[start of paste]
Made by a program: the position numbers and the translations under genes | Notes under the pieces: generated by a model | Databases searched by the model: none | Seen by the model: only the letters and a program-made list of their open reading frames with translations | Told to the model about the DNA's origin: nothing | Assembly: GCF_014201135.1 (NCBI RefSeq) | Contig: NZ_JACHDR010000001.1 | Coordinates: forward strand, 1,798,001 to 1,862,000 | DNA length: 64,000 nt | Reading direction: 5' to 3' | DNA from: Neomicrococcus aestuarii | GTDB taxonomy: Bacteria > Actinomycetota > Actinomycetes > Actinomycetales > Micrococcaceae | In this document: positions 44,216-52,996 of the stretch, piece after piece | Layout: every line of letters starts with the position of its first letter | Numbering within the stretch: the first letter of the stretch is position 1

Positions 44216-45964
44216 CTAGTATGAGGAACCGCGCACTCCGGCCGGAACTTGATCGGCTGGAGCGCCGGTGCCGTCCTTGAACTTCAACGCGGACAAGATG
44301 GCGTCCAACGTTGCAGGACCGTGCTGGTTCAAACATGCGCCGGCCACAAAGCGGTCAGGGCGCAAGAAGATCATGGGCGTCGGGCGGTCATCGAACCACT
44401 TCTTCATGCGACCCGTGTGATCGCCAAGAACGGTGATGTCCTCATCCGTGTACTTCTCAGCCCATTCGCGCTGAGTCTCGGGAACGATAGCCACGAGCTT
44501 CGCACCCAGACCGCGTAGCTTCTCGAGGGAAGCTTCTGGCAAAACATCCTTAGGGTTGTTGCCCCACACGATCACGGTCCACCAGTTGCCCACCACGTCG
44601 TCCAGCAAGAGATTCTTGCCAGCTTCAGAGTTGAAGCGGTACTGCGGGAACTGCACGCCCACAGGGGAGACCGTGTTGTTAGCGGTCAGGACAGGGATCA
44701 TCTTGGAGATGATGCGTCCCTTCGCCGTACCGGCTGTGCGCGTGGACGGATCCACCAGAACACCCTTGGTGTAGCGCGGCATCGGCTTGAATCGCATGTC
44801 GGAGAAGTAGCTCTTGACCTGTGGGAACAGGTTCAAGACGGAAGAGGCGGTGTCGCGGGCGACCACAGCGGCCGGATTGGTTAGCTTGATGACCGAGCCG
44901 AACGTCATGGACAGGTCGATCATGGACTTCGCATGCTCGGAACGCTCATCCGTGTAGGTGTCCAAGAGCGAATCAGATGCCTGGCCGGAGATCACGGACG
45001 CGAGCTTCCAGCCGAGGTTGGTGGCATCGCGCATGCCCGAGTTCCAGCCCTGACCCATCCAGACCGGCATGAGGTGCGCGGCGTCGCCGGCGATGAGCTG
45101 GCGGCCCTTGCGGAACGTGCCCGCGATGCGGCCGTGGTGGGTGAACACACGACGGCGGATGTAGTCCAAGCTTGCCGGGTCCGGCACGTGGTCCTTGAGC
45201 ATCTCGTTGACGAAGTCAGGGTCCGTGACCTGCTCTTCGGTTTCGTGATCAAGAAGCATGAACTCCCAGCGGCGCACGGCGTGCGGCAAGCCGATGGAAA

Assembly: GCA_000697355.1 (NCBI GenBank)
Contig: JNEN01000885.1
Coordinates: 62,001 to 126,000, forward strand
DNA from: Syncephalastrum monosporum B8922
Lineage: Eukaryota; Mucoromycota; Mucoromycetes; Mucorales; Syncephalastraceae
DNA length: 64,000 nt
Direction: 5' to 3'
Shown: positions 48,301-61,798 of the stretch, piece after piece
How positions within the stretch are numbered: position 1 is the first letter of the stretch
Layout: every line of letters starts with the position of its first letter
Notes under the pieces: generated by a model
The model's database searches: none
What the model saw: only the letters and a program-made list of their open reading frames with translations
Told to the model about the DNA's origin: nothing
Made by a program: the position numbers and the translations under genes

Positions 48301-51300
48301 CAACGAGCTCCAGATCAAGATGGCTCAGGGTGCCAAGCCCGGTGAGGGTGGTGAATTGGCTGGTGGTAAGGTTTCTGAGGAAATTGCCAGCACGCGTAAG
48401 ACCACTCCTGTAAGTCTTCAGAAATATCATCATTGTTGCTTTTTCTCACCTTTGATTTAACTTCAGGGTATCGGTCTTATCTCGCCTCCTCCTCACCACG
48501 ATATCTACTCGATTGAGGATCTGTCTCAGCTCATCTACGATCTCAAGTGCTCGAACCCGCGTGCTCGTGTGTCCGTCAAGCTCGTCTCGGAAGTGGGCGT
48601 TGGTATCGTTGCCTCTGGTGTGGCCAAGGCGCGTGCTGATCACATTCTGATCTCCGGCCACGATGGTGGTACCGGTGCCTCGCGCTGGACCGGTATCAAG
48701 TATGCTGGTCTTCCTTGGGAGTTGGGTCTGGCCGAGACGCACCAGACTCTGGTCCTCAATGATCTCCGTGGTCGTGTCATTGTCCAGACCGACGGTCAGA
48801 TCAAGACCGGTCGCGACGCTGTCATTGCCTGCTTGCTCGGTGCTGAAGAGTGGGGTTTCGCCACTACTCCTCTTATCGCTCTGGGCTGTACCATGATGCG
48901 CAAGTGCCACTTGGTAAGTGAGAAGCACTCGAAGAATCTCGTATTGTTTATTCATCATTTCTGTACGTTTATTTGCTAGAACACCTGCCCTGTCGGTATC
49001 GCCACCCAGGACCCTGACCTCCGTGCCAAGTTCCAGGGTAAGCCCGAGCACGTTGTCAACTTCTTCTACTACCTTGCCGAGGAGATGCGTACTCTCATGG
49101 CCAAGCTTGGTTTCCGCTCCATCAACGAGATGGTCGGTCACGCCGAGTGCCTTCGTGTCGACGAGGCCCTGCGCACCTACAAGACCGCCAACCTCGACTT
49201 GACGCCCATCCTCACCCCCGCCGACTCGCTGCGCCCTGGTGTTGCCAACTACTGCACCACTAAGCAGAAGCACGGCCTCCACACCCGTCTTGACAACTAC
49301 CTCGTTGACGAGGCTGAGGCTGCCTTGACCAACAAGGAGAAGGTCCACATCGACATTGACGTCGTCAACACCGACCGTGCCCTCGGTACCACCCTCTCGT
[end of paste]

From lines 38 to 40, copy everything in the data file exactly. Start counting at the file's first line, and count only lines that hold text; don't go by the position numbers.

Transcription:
49101 CCAAGCTTGGTTTCCGCTCCATCAACGAGATGGTCGGTCACGCCGAGTGCCTTCGTGTCGACGAGGCCCTGCGCACCTACAAGACCGCCAACCTCGACTT
49201 GACGCCCATCCTCACCCCCGCCGACTCGCTGCGCCCTGGTGTTGCCAACTACTGCACCACTAAGCAGAAGCACGGCCTCCACACCCGTCTTGACAACTAC
49301 CTCGTTGACGAGGCTGAGGCTGCCTTGACCAACAAGGAGAAGGTCCACATCGACATTGACGTCGTCAACACCGACCGTGCCCTCGGTACCACCCTCTCGT